Zanco tiny tl handset

Teardown: Zanco tiny t1 handset

Image credit: Zanco

The world’s smallest phone caused the wrong kind of fuss on Kickstarter.

Not all crowdfunding projects succeed. Kickstarter says that just 37 per cent of those that have used its platform have been ‘successful’. Among the failures, those where a product is prototyped, made in volume and then sold are rare. The Zanco tiny t1 is such an outlier. It is also, to date, the world’s smallest mobile phone.

The tiny t1 got a lot of coverage on the big gadget sites and from YouTube influencers a little over a year ago. Prototypes were then circulating of a working phone that was roughly the same size as your thumb – 46.7mm x 21mm x 12mm with a 12.5mm LCD screen – and weighed just 13g.

It was the result of a gauntlet thrown down before the founder of Zini Mobiles, the handset’s designer, based on an existing product line-up ranging from large-button phones for the elderly right down to some already very small ones: “How small can you go?”

Launched on Kickstarter in partnership with a specialist gadget marketing company, Clubit New Media, the tiny1 exceeded its original $25,000 target and secured £187,247 in pledges from 3,405 backers.

Then things went pear-shaped, as Zini and Clubit fell out. If you look at the ‘Comments’ and ‘Updates’ sections of the Zanco’s still-live Kickstarter page, you can see that they fell out very publicly.

The result was that even though tiny t1s began to pop up for sale online – they can still be found on China’s Taobao equivalent of eBay and from a handful of UK retailers – backers were told they would be given refunds rather than handsets.

With a product in circulation, quite a few backers were even more embittered by the fact that Kickstarter’s platform fee was still deducted.

What makes this all rather sad is that crowdfunding should be a good way of realising this kind of, let’s be honest, gimmicky product.

The tiny t1 is all about the form factor. It is a 2G-only phone capable of only voice calls and text messaging (though with hands-free Bluetooth). By eschewing even 3G and the most basic data functionality, Zini’s designers were able to concentrate on the shrink and keep the price low, as SoC integration meant the vast majority of the functionality could be achieved with older-generation devices (a Mediatek single-core SoC and an RDA Microelectronics front-end module) and off-the-shelf, commodity components.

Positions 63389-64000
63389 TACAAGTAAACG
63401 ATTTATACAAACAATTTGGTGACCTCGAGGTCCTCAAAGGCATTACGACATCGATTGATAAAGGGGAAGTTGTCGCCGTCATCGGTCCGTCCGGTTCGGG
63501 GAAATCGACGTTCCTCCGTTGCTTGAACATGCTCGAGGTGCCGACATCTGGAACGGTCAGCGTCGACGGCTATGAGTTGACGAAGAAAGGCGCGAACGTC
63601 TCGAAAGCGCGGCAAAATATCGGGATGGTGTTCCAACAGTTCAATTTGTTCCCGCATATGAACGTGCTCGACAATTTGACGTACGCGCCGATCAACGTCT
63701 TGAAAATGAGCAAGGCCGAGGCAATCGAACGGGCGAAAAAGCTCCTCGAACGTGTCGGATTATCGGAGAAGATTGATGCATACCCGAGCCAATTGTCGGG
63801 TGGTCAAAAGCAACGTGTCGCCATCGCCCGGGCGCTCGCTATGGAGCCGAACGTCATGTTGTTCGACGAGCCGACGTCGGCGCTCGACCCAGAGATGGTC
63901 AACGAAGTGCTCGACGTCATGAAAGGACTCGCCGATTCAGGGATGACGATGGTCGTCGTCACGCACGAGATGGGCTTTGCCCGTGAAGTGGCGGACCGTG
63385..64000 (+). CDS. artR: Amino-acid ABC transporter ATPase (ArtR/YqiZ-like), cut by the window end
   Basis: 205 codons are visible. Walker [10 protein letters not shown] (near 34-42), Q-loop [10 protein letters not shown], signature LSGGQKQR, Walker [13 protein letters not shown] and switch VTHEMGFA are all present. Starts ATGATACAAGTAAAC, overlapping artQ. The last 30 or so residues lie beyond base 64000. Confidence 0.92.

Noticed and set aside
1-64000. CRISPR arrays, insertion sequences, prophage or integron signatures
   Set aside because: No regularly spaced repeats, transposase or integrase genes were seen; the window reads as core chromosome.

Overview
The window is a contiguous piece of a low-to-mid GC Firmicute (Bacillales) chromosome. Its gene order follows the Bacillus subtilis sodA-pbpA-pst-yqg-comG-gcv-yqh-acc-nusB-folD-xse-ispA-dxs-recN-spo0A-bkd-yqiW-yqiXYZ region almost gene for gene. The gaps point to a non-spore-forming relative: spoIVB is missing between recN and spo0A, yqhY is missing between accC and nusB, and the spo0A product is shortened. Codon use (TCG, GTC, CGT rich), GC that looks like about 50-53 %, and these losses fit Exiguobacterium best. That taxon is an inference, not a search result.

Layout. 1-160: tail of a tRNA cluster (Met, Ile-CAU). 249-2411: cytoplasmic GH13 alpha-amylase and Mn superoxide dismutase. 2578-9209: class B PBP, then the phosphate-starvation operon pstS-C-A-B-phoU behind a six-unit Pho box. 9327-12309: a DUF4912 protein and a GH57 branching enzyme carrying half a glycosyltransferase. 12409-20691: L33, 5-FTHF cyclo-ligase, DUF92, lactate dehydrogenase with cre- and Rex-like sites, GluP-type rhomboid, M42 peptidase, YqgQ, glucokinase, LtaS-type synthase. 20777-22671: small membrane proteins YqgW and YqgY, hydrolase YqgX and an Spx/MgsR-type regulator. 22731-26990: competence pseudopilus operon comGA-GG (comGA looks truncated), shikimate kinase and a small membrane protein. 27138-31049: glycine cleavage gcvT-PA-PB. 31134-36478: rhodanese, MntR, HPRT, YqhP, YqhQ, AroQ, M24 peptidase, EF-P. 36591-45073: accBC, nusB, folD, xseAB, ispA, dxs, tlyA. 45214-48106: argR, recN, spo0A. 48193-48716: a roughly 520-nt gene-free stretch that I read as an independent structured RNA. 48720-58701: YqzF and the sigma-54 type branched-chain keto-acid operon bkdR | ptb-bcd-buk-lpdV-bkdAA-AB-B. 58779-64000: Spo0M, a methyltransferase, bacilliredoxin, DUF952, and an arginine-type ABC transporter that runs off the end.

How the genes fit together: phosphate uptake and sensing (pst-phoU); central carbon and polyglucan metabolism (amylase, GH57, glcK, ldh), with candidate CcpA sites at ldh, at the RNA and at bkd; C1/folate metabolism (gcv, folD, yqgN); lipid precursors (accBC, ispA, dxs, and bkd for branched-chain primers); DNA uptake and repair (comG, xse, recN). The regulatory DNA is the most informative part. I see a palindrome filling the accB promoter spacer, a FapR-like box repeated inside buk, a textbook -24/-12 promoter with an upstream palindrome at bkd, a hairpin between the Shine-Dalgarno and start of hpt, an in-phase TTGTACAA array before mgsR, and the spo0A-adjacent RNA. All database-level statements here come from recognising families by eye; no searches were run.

According to an iFixit teardown, the greater size challenges the Zini team faced were the 200mAh, 0.74Wh battery that takes up about a third of the volume – but provides three days standby and three hours talk time on a single charge – and the nano SIM slot, which occupies almost half of the printed circuit board (PCB).

On top of and around that PCB, Zini has squeezed in a backlit keyboard that uses four surface-mounted LEDs to illuminate the minuscule but still usable keypad, a Bluetooth antenna (OK, it’s a wire), a pinhole microphone and a speaker. There are no proprietary screws, the front plate is clipped rather than screwed in place and the one downside, for repairability at any rate, is that most of the components are soldered in place.

It is a product for people who like curios or who want to see engineering pushed from a purely record-breaking point of view, where the tradeoffs (here the low specification) are as much of an attraction as any innovation. After all, 2G is now being phased out in much of the world, so we are not talking about a product with much of a shelf-life other than as a talking point.

Nevertheless, the tiny t1 is indicative of a kind of ‘look at me’ design emerging from Shenzhen, home to Zini’s engineering team. Maker Naomi Wu, Twitter’s ‘@realsexycyborg’, is the best-known purveyor, but the city’s origins as global technology’s main contract manufacturing hub has nurtured a plethora of talented designers. They now want to try making their own products, and prove themselves to the wider world. And why not?

Many crowdfunders do not mind a small punt towards the promotion of these kinds of products and ambitions, and the tiny t1 was priced to attract gadget hounds and the curious. The entry-level £30 pledge was supposed to give you a phone, charging cable and a manual, delivery included.

For Zini, Kickstarter provided an obvious chance to raise brand awareness against a pre-sold product. Until the fundraiser went awry, that much was happening – but when it did... crickets.

Without getting lost in the weeds of the claims and counterclaims made by Zini and Clubit, one teachable moment out of all this may revolve around the age-old issue of ‘too many cooks’. Crowdfunding is often about small commitments made against products likely to be manufactured in small volumes or serving niche interests. It is also largely about putting the innovators directly in touch with potential seed-​level backers. By combining technology and marketing partners, the tiny t1 may have pushed up against – and breached – the limit of what at least one of its promoters considered economically viable. The proceeds had to be split too many ways.

Zini has now decided to go it alone, and has launched another Kickstarter for its Smart-Pen, which it claims is the world’s thinnest mobile phone (though still 2G only). It had, however, attracted fewer backers (929) and pledges ($71,840) than the tiny t1, as this is written.

Key components       

Zanco tiny t1

Exploded view

 1  Main casing

 2  Battery

 3  Motherboard

 4  Speaker

 5  Front panel

 6  Keypad


 7  Speaker

 8  Front-end module

RDA Microelectronics

 9  Oscillator

 10  SoC


 11  Nano SIM tray

 12  Bluetooth antenna

Texas Instruments

Zanco tiny tl teardown

Image credit: iFixit

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